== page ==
Minister Nzimande has also called for a tax to be imposed on the rich and wealthy to raise monies that can be channelled to fund higher education.
The debate comes after President Jacob Zuma announced that there will be no fee increases at tertiary institutions for the 2016 academic year following his meeting with Vice Chancellors and student representatives on Friday. As part of the deal, exams would be postponed to allow students to prepare.
“We as government are already working full steam to ensure that we implement our side of the President’s agreement and we believe the Vice Chancellors are too. “We call on all students to stick to their side of the agreement and resume the academic programmes in all our institutions and we wish to congratulate those students for going back to class on Friday,” he said.
Over the past two weeks, mass student protests – which originated at the University of the Witswatersrand – spread across the country against proposed increases in university fees for the 2016 academic year.
The Minister welcomed the announcement by the President, saying that this brought to a close discussions and negotiations that he opened with all the stakeholders at the beginning of last week and earlier, referring to a meeting he had held with university stakeholders.
“This decision will bring a much needed monetary relief especially to the poor, working class and lower middle class families with university students,” he said.
Calls for rich to be taxed to fund higher education
The Minister said while government would explore various models for funding free education, the state could not carry this burden on its own.
He called for a greater participation from the private sector, and added that universities should also prioritise their spend towards programmes of a transformational nature.
The Minister said fund allocation to universities from the fiscus increased by 30% between 2004/5 and 2015/16 – from R9.8 billion to R30.38 billion. But between 1994 and 2014, government doubled the number of students in higher education, the Minister said.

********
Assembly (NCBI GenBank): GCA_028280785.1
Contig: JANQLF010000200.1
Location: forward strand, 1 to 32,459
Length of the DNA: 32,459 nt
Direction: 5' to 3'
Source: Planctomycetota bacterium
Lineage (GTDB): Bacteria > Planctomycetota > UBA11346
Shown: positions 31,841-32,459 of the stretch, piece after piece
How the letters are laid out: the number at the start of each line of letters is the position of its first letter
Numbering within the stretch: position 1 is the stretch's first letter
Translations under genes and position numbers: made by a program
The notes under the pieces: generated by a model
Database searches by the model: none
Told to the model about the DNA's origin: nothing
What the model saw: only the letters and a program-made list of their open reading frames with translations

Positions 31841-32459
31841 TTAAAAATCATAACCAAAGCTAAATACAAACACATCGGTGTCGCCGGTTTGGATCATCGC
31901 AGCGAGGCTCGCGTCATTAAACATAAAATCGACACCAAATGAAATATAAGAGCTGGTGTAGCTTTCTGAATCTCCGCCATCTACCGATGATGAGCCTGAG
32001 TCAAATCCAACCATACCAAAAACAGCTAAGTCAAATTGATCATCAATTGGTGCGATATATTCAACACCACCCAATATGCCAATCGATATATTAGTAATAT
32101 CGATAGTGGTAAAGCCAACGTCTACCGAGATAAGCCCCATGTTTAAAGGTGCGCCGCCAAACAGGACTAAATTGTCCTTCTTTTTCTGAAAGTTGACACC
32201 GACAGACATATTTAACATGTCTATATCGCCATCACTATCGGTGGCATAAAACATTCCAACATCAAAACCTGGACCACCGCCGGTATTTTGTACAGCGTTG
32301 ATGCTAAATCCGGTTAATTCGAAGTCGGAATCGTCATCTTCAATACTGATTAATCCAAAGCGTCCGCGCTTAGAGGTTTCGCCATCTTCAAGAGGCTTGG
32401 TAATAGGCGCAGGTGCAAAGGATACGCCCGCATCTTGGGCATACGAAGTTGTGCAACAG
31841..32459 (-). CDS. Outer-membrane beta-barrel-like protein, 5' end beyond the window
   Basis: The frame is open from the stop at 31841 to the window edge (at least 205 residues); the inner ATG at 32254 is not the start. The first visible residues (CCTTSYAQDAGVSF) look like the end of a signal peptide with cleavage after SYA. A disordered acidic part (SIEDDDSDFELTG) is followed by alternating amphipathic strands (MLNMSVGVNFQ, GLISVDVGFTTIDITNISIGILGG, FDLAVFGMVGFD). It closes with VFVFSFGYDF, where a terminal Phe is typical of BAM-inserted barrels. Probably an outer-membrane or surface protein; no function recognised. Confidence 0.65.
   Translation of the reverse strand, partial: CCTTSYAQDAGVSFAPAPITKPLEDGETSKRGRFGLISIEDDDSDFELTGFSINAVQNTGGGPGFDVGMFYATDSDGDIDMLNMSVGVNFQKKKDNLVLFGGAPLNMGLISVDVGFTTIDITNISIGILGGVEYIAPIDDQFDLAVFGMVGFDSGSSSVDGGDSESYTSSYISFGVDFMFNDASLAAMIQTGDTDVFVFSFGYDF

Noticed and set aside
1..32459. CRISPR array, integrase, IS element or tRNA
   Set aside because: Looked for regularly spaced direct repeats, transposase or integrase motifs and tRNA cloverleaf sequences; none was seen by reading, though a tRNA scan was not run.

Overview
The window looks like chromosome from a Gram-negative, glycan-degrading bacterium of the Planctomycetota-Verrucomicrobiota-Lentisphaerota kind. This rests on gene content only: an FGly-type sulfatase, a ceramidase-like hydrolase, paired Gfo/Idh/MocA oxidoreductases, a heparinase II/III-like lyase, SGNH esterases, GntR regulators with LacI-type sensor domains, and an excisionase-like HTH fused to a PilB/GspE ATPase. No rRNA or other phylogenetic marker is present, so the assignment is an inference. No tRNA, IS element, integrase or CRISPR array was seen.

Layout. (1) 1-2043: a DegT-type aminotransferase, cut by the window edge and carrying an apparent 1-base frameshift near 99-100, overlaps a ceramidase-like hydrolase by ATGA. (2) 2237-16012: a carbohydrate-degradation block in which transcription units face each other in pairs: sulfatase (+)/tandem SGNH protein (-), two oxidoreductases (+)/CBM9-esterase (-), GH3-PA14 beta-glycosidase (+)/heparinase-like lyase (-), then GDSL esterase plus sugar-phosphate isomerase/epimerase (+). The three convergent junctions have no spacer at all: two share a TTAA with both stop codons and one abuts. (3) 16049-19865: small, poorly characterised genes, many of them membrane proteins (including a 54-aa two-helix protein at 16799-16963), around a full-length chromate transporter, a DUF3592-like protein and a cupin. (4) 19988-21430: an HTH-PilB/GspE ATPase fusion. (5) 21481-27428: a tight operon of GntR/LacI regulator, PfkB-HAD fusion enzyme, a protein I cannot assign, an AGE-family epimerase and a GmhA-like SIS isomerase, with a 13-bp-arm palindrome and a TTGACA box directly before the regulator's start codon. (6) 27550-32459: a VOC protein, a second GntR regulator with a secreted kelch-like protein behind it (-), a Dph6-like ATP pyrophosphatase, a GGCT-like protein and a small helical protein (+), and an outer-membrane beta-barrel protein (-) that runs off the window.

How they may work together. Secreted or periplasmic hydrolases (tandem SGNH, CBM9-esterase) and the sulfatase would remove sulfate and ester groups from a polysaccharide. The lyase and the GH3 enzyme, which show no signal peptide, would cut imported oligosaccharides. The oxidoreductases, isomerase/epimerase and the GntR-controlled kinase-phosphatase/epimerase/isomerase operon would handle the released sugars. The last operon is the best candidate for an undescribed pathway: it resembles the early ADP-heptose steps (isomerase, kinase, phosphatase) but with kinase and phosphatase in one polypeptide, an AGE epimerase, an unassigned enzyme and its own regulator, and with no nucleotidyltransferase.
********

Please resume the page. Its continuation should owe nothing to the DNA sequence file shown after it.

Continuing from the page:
He said this huge increase saw larger numbers of poor students entering the university system.
“Today we are sitting with about a million university students, of which about 72% are black Africans, 6% Coloured, 5% Indian and 58% women. The increase in financial contribution, however, has not risen in line with the increase that we have had.
“But in this context we have to examine ourselves whether universities are spending their monies, including those with reserves, prudently, including whether they are prioritising transformative programmes.”
The Minister called for a wealth tax to fund free education.
“In the last week, many different funding models have been touted, including a greater contribution from the private sector, wealth tax, a graduate tax or an increase in the skills levy … Some of these we have explored in the past, some are somewhat new.
“We are open to exploring all the possibilities that have a transformational aspect. Our country has enough resources to support free higher education.
“My own considered view is that government must have the political will to tax the rich in order to fund higher education. None of us must develop cold feet of the necessity of taxing the rich to fund our children.”
The Minister said, meanwhile, that to resolve the immediate shortfall of an estimated R2.6 billion required to cover the zero percent fee increase, government is looking at exactly what the different sectors will contribute, together with the Minister of Finance.
“Details will be announced on Thursday afternoon after a meeting with the President. From our side, we have identified sources of funds that can reprioritised, obviously not at a cost to our other planned programmes, although some will be affected.”
He said in the long term, the department estimates that an appropriately funded higher education sector … would require an additional R19.7 billion per annum in the baseline for university subsidies, excluding NSFAS, with an annual increment for inflation for inflation and enrolment growth to meet the National Development Plan targets.